Amendments to Thailand’s Direct Sales and Direct Marketing Act (No.3), B.E. 2560 (2017) were published in the Government Gazette on May 17, 2017, and will become effective on September 15, 2017 (120 days after the date of publication). While the new provisions will enhance consumer protection, they will also impose more stringent regulations and obligations on business operators. This article discusses the amendments and their potential effects on business operators and consumers.
New Legal Definitions
The amendments significantly change the definition of “direct marketing,” which will refer to the marketing of goods and services by means of communicating information, in order to directly offer goods and services for sale to remote consumers, with the expectation that consumers will accept the purchase of such goods and services from the direct marketing operators. It should be noted that, under a new ministerial regulation that is in the consideration and legislation process, the sale and purchase of goods and services in some circumstances may not fall under the definition of “direct marketing,” and thus no direct marketing registration will be required.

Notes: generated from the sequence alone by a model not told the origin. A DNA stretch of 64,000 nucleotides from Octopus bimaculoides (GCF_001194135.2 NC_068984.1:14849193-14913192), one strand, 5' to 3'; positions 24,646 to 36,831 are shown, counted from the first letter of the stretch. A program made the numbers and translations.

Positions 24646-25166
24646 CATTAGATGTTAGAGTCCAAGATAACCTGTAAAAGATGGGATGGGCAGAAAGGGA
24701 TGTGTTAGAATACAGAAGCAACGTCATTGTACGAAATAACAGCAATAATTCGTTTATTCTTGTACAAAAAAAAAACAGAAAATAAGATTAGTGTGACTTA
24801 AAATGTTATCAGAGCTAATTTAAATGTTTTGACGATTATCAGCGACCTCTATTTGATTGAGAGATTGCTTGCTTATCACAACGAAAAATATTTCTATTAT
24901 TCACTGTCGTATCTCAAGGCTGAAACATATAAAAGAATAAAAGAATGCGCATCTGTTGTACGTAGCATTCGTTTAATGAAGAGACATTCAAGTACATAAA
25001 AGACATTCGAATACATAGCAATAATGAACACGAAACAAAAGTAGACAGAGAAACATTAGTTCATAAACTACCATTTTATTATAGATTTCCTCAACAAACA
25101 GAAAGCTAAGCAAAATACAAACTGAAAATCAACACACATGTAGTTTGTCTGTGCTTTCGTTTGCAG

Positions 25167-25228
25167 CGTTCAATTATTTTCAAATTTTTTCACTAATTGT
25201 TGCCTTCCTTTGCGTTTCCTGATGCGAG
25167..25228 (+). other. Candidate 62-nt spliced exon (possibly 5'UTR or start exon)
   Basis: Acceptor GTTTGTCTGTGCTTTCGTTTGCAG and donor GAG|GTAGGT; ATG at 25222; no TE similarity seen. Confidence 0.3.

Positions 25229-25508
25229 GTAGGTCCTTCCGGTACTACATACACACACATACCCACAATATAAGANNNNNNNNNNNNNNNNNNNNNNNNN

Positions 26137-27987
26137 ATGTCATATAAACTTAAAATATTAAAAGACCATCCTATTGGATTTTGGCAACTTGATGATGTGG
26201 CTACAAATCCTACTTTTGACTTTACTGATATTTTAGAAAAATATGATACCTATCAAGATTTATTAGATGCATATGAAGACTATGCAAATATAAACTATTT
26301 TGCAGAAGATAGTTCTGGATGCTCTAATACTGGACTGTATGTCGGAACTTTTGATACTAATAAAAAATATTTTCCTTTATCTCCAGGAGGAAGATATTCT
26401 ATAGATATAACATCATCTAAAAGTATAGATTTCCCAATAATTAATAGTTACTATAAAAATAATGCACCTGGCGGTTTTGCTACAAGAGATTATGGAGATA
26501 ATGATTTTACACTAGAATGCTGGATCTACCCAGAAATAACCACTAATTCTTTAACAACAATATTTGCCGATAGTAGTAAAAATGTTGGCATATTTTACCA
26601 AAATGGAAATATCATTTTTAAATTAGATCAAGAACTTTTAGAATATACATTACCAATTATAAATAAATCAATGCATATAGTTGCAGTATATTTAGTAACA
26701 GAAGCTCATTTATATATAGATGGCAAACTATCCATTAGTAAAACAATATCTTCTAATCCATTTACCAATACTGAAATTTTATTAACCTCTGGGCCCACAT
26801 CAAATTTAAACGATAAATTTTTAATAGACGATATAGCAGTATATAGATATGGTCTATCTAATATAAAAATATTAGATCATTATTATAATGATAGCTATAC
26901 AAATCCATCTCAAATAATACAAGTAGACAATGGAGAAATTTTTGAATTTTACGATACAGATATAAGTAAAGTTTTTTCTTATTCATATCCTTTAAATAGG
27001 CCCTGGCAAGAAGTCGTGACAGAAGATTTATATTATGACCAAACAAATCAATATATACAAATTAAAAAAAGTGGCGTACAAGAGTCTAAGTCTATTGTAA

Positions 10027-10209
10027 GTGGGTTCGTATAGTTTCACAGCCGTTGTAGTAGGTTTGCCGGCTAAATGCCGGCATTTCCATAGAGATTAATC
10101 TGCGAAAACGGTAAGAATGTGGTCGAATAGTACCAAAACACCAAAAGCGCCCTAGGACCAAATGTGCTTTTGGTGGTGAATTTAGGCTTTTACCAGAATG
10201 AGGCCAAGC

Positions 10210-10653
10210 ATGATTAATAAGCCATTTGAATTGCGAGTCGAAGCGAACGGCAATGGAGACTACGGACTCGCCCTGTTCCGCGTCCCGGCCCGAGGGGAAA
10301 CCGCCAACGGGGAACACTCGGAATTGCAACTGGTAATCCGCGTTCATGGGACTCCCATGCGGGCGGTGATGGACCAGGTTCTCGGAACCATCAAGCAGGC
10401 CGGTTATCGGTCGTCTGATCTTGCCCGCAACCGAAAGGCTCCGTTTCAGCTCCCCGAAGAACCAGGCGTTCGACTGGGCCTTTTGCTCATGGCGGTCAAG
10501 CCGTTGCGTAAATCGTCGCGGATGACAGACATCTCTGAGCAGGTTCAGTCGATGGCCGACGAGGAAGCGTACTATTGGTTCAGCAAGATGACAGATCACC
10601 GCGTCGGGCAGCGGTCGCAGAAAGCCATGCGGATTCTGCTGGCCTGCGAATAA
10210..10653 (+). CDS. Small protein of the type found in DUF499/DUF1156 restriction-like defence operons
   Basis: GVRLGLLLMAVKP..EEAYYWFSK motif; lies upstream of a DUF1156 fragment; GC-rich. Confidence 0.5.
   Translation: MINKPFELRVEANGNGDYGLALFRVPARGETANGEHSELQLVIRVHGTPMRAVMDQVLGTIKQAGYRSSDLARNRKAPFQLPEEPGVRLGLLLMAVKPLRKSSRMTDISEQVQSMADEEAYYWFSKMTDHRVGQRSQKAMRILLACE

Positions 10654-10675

The amendment also introduces definitions for “partnership” and “company,” which were not previously defined. This new definition is intended to limit applicants who qualify for direct sales registration to certain juristic persons (i.e., such applicants must be registered partnerships, limited partnerships, private limited companies, or public limited companies). Individuals are only allowed to apply for direct marketing registration, not direct sales registration.
Specific Requirements for Direct Sales Registration
Juristic persons that qualify for direct sales registration are required to fulfill statutory requirements, including the need to have paid-up capital of THB 500,000 or more for partnerships, and THB 1 million or more for companies.
Common Requirements for Direct Sales and Direct Marketing Registration
Juristic persons applying for direct sales and direct marketing registration must not have had their direct sales or direct marketing registration revoked within a period of five years prior to the application submission date.